Under the direction of Kenny Leon, American Son brings us a powerful story that leaves no stone unturned as it pertains to an upper-class interracial couple living in Coral Gables, Miami, as time passes and tension builds in a police station as they wait to hear news about the whereabouts of their missing teenage son.
Kendra (Kerry Washington) and Scott (Steven Pasquale), though married, have not seen each other for a while. This fateful night not only places a lens on implicit bias, white privilege, the dynamics of power, wealthy Blacks and the “illusion of safety,” and the experience of wealthy Black boys at predominantly white institutions, but it also depicts a smart, beautiful interracial couple who genuinely love one another and just can’t seem to take the pressure of the presumptions placed on them by society and racial constructs.
4. Young, White Cop and His Implicit Racial Bias
The young cop in the police station clearly operates out of tunnel vision, and he’s not even aware of it. He can not seem to wrap his head around the idea that a Black teenager may not, in fact, have any warrants or prior run-ins with the law. He’s slow to register that the woman with whom he is talking to is more intelligent than him and in a different class altogether. His lack of social etiquette and sensitivity when discussing cultural and historical information is evident. He asks questions like: “Does he have any gold teeth?” or a “street name?” Yet, his tune quickly changes when a distinguished white man walks into the room. When Kendra’s estranged husband arrives, the young cop says in reference to Kendra that he was trying to keep the “natives at bay”—only to find out that the white man he assumes is the boss is actually Kendra’s husband. It speaks to the notion of how there’s truly a need for genuine white allies in order to really affect social change.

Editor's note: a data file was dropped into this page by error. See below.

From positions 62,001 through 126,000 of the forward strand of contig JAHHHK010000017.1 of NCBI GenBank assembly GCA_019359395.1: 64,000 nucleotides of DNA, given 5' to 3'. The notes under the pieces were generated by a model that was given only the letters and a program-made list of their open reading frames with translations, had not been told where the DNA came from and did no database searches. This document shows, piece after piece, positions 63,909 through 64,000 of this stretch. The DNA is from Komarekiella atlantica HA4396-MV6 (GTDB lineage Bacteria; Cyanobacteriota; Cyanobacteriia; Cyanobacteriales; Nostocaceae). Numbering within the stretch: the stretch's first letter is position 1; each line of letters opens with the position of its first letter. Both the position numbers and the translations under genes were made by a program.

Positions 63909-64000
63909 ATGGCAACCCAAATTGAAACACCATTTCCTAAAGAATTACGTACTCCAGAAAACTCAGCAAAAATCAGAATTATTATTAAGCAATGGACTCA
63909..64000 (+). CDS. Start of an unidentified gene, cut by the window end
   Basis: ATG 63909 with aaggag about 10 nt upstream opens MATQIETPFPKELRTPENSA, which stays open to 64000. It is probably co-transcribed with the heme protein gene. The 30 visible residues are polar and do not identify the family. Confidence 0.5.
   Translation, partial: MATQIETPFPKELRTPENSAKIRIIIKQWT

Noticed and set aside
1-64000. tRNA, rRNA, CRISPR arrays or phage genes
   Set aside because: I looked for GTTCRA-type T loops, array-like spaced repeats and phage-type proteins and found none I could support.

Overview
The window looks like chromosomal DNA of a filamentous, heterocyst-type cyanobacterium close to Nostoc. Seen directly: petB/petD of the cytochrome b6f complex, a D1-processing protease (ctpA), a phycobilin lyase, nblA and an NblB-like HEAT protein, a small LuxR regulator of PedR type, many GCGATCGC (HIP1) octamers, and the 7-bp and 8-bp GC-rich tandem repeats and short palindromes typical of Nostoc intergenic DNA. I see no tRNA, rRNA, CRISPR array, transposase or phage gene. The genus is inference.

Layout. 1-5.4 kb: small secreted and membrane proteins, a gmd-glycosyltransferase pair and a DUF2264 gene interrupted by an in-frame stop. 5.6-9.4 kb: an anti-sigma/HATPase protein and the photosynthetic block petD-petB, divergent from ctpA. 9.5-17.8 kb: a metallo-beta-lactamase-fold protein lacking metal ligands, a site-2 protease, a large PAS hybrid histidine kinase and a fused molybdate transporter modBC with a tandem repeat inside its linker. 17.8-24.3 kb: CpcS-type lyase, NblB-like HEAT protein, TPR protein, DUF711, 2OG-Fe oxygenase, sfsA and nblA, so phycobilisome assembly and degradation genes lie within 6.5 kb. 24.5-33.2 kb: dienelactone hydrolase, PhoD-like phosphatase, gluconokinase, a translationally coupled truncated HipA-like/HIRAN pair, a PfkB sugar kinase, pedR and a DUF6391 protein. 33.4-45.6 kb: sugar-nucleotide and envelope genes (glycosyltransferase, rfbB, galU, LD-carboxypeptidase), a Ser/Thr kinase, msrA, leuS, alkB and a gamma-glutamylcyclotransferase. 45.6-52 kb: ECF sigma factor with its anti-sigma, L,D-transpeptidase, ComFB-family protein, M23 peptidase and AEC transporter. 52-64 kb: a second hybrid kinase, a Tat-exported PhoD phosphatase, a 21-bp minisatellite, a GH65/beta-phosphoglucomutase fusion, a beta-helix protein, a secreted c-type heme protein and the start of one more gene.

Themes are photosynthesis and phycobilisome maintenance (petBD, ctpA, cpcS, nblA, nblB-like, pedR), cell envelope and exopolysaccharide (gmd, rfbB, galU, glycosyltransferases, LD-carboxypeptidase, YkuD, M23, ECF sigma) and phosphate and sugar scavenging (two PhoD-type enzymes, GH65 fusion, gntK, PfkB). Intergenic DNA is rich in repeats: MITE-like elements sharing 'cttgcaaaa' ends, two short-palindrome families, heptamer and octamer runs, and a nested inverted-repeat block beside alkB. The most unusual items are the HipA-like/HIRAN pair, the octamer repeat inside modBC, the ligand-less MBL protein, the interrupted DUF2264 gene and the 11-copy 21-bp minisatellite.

Scott is handsome, dignified, and accomplished. He oozes generations of access and privilege. The young cop feels a comfort in the whiteness or “white construct” of his male counterpart and immediately speaks derogatorily of Kendra in her absence as she’s getting a drink of water. Though their sentiments about Kendra are not the same, the level of comfort that the cop has in bashing Kendra is to be noted. He patronizes her to her face, yet the moment another white male is in the room, he demonizes her character, calls her ghetto, and code-switches quickly.